By Rabbi MORDECHAI RUBIN
Director of the Colonie Chabad
Our local Colonie Little League team (12U) rolled through and won the New York State Championship tournament! The Raiders were just two wins from making a trip to the storied Little League World Series in Williamsport, Penn.
As we celebrate local sportsmanship with our own Colonie Raiders making their way to the top, I’d like to take some positions.
Although I played soccer in a league (at Afrim’s) as a young boy, my favorite sport was baseball. I was a pretty avid Yankees fan in the early 2000s. Funny enough, last summer I visited the Hall of Fame in Cooperstown. It was an interesting time to go; there was hardly anyone there and we had a lot of time with the exhibit and guides. When I came to the Hall of Fame, I found out that it was the Yankees’ Shortstop Derek Jeter’s turn to be inducted that summer (due to COVID it was pushed off). He was my favorite player as a youngster.
Lessons To Learn?
As a proud Jew and a Chabad rabbi I was looking to find some deeper lesson in my visit. We believe that we can learn lessons in life from all that we hear and see.
I went into the actual Hall of Fame, seeing all the plaques of Babe Ruth, Cy Young, Mickey Mantle, Hank Aaron and the other big hitters.
I then went to see the plaque of the southpaw Sandy Koufax, hailed as one of the greatest pitchers in baseball history. He had many great accomplishments on the mound, a six time All-Star and was the National League’s MVP in 1963. He won three Cy Young Awards, making him the first three-time Cy Young winner in history. Koufax was the first to pitch four no-hitters and the eighth to pitch a perfect game. Despite his comparatively short career, Koufax’s 2,396 career strikeouts ranked seventh in history as of his retirement, trailing only Warren Spahn (2,583) among left-handers.)
What really makes him stand out among the rest?
The Inspirational Koufax
It was Game 1 of the 1965 World Series LA Dodgers vs. the Minnesota Twins. Game 1 fell on Yom Kippur, the most sacred day of the Jewish year. His decision not to pitch Game 1 (LA lost, 8-2) because it fell on Yom Kippur got national attention, and is a notable event in American Jewish history, and I daresay, a valuable lesson for every American.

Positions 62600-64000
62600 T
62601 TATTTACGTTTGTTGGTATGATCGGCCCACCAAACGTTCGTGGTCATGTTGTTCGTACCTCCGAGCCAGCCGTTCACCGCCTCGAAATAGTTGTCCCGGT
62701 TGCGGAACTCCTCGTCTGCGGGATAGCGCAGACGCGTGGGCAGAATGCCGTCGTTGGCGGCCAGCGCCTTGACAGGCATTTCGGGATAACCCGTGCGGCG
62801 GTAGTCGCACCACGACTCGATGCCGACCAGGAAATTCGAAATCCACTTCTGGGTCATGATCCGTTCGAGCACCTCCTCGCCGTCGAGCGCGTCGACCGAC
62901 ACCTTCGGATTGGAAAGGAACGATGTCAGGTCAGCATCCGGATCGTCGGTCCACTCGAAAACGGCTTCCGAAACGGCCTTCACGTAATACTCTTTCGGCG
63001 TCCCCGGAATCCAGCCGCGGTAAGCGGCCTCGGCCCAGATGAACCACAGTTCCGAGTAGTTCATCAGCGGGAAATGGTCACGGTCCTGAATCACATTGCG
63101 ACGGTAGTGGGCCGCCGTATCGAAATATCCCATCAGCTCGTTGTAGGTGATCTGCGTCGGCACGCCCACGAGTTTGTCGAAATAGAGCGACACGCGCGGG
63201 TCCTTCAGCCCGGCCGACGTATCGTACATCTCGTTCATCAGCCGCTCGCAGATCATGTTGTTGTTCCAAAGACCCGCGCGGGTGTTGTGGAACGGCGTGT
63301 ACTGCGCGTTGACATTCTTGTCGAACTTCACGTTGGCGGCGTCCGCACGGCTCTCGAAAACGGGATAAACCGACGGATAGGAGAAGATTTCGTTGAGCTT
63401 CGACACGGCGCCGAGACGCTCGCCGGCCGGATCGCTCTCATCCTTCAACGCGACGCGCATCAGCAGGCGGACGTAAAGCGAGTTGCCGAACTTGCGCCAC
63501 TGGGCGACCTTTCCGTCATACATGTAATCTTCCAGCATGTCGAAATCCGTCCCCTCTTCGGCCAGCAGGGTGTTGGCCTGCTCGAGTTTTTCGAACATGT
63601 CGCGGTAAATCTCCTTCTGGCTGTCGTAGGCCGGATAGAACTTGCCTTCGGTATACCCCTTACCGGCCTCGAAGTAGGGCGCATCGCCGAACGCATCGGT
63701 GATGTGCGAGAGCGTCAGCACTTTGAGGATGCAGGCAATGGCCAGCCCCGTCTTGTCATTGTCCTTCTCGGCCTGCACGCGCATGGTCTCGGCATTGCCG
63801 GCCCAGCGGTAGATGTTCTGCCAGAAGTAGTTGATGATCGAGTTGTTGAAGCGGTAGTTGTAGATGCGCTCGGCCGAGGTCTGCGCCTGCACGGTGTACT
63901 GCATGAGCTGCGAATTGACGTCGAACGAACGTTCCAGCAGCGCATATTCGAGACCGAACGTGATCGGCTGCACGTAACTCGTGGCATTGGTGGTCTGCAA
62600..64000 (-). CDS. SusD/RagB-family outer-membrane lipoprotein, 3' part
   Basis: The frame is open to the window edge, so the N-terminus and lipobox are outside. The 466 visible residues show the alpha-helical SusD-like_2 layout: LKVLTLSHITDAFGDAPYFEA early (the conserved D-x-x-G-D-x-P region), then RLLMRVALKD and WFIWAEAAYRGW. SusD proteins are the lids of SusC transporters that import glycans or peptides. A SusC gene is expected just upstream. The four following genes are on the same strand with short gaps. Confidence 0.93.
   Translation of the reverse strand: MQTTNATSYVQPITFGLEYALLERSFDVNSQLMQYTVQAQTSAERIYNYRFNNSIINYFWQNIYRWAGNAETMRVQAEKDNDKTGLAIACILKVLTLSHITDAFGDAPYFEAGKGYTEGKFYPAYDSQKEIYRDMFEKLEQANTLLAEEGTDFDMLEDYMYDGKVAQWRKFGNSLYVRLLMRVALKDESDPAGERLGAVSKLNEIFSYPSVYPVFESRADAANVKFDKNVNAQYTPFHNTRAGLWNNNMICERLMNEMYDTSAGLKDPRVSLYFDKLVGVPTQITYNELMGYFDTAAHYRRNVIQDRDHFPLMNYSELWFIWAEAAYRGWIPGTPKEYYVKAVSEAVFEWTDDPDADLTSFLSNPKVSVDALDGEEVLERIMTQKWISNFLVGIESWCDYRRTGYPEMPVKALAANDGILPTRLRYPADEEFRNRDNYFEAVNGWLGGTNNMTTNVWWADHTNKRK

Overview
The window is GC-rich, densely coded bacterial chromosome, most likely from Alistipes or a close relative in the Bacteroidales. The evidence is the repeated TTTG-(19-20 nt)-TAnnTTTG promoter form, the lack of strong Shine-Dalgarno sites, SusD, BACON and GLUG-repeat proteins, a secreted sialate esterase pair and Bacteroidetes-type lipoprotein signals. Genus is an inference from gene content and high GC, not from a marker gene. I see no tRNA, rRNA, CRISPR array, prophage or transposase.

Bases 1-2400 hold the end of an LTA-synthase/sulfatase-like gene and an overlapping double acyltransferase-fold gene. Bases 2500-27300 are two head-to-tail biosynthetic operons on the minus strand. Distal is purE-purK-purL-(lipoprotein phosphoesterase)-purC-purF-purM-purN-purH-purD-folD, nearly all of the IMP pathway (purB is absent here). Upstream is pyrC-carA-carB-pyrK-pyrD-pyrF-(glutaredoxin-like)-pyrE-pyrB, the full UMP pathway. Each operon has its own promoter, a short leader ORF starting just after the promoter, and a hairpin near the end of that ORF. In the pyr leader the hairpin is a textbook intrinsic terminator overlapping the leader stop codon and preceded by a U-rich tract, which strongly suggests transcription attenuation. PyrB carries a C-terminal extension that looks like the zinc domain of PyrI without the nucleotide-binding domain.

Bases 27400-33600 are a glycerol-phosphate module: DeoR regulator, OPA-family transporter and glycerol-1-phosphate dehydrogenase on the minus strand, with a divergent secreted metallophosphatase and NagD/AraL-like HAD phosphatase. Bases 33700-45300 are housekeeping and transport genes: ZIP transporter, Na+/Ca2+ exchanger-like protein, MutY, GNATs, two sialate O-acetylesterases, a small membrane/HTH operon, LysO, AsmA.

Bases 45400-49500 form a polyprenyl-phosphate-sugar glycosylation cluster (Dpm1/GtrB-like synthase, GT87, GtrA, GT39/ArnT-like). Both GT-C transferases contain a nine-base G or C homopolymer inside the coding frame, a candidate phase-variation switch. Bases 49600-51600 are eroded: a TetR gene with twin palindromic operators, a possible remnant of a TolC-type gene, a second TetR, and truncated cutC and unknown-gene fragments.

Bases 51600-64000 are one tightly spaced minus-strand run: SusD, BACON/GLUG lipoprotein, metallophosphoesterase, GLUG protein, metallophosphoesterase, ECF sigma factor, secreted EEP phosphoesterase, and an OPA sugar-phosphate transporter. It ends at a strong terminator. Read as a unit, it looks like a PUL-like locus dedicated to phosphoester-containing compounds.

That may be well known, but let me share something I recently learned which is so telling. Believe it or not, while yes he did not play Game 1, he did play the following days. Well, Koufax was named the series MVP. Koufax did not pitch in Game 1, but pitched in Game 2 and then tossed shutouts in Games 5 and 7 (with only two days of rest in between) to win the championship. There is a reason that he had the miraculous strength to climb to MVP and win it for his team.
He was MVP for something else he did… He taught people all across this great land that there are values worth sacrificing for. He taught Jews all across this land that we need not be ashamed or afraid to stand up proudly and be who we are.
Looking at his plaque I noticed something that seemed strange. He only played for 12 seasons, retiring at 30. Many of the other great players played many more seasons (the Babe — 26, Mickey —18, Young —22, Aaron —23 years). Arthritis in his left elbow had ended his career prematurely.
It turns out that, to date, he was the youngest to be inducted to the hall, at the age of 36 (when many players are still in their prime). The guide told me that this man is still alive! If it wasn’t for COVID, he’d be there, signing balls.
This leaves us with two remarkable facts about Koufax: Firstly, he is to date the youngest inductee, and played very few seasons. And second, he is still around until today, the longest living member of the Hall of Fame.
Our Story Too!
The Koufax story is the story of his people. These two facts are both true of the Jewish people, and I believe, each has a deep lesson for the all citizens of the world, “a light unto the nations.”
Minorities may seem small. The Jewish nation is certainly a minority— just 14 million in a world population close to 8 billion, which is approx. 0.175%!